BY CHRIS MCNULTY
CJ MOLLOY came back from the Bronx with high hopes of making an instant impact, but Donegal football has been a shock to the system.
Molloy, a nephew of Donegal’s All-Ireland winning captain from 1992, Anthony, was born and raised in New York, but the O’Neills was never far away.
Confidence spills off that unmistakable New York accent. Molloy was called in to train with the Donegal senior team during the summer and the full-forward hopes to catch the eye of the new Donegal manager, whoever that may be, in the coming weeks.
“I was in and out with Donegal in the summer and the whole thing is completely different over here,” he says.
“I notice a big difference in the cardiovascular fitness. I came over here like an NFL player.
“With some winter work, hopefully I’ll get better again. I enjoyed being in with Donegal. Jim was very good and the boys were good. It’s nice to be in playing with a very talented and committed group of players. It’s better than the half-hearted efforts in the States.
“I’d like to break into the Donegal squad. I’d need to lose a stone to be able to get up to the level of that up-and-down game. An inside forward can’t just loiter around the square anymore.”
Molloy spent his youthful summers between Ardara, Galway and Tralee, where the family have strong ties, but he only pulled on the Ardara jersey for the first time in the last year.
“I never played when I was here, but we’d always keep an eye back at home,” he says.
“We used to look out for the results and we’d be wondering why the score was so low – now I know why!”
Molloy will have little room to manoeuvre on Saturday afternoon when Ardara face their arch rivals, Naomh Conaill, in the quarter-finals of the Donegal senior football championship at Tir Chonaill Park.
The game is the same, but still he finds it a huge difference from his experiences at Gaelic Park.
“As an inside forward it isn’t too enjoyable,” he says.
“It sometimes feels like work rather than football.
“It’s intense. It’s competitive. It’s different to New York in a lot of ways. I’m getting more intelligent in the game. In New York, the measuring stick would have been how many you score. Here, you mightn’t score at all, but there are different ways of measuring the performance: How you effect the game by creating chances, bringing other players into the game or whatever.”
He might have been based on the far side of the Atlantic all his life, but the locals around Kentucky have him well schooled on their rivalry with their Glenties neighbours.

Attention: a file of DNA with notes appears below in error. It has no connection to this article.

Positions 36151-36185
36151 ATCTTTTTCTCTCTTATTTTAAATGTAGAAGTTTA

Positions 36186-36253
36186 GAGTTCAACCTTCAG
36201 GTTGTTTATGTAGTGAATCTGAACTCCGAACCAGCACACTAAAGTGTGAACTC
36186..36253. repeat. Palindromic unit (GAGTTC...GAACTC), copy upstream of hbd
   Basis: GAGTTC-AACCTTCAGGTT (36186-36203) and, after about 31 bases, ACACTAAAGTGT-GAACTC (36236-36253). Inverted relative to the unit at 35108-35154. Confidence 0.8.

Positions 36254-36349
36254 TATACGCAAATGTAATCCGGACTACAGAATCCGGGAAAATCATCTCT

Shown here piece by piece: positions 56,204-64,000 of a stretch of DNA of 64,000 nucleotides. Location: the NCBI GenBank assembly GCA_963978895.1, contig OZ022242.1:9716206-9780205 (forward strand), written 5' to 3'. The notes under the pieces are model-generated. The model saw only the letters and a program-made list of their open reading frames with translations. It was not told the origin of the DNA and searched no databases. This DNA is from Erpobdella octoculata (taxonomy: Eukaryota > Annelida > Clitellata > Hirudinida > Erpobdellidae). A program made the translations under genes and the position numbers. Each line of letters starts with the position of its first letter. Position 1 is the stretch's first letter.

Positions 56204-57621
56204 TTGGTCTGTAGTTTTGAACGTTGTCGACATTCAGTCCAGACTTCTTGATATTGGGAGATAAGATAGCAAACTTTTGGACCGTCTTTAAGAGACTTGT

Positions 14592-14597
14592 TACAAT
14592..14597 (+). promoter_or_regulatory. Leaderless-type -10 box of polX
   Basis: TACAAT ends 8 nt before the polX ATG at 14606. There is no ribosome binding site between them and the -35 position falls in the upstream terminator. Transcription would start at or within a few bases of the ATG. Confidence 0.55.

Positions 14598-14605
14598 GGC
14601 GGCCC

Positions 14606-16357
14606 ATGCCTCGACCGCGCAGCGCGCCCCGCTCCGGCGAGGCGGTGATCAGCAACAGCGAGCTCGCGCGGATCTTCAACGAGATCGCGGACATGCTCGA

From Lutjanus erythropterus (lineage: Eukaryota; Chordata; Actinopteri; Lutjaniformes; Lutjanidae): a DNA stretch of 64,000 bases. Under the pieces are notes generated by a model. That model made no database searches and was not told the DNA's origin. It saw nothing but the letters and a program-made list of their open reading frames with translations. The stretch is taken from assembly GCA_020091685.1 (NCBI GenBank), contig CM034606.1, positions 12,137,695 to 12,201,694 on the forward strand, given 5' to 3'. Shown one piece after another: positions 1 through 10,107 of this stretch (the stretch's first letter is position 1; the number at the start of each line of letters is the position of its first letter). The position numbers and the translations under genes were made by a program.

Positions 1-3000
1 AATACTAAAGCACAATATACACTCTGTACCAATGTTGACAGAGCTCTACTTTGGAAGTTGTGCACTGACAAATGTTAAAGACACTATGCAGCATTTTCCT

“I’m very familiar with it,” he says.
“We’ve had a couple of tasty encounters with them this year already. They beat us well in the second game, but the first game had a bit of bite to it.
“The Championship has been going well enough for us. Getting into the last eight was where we wanted to be. I’m looking forward to Sunday, absolutely. These are the games that I came back for, the big Championship games.
“That’s why I came over here, to get the proper games and the training. I don’t want to knock New York because they’re very good over there and are doing great work. You’re fighting a losing battle all the time and they don’t really get a fair crack at the whip and you have other factors, too – like the ridiculous winters in New York when the snow comes.”
Molloy played for New York teams in the All-Ireland Under-14 Feiles in 2002 (Carlow) and 2003 (Galway). He made his Galway senior debut in a 2008 defeat by Leitrim when he was 19.
The experiences were sometimes chastening, but at times New York flirted with the fanciful notion that they might eventually upset the odds.
He says: “We got close to Galway one year. Seamus Sweeney from St Michael’s was the manager. I had broken a foot before and was only as a sub that game. We lost by six points so I suppose it wasn’t that close. We had two men sent off though and we weren’t far off for a good part of the game.”
Having attended Fordham Prep, Molloy was given a basketball scholarship at Union College. He didn’t last too long. Gaelic Games came calling and Molloy answered. His father, Connie, helped foster the love of his native sport – and CJ has carried on in the family ways.
He says: “Football has always been there. I was dragged down there when I was about five years of age to the Celtics. I ditched the American sports to play Gaelic football. I had a scholarship and was quite good at basketball, but Gaelic football has just been there and I wanted to play the game.”
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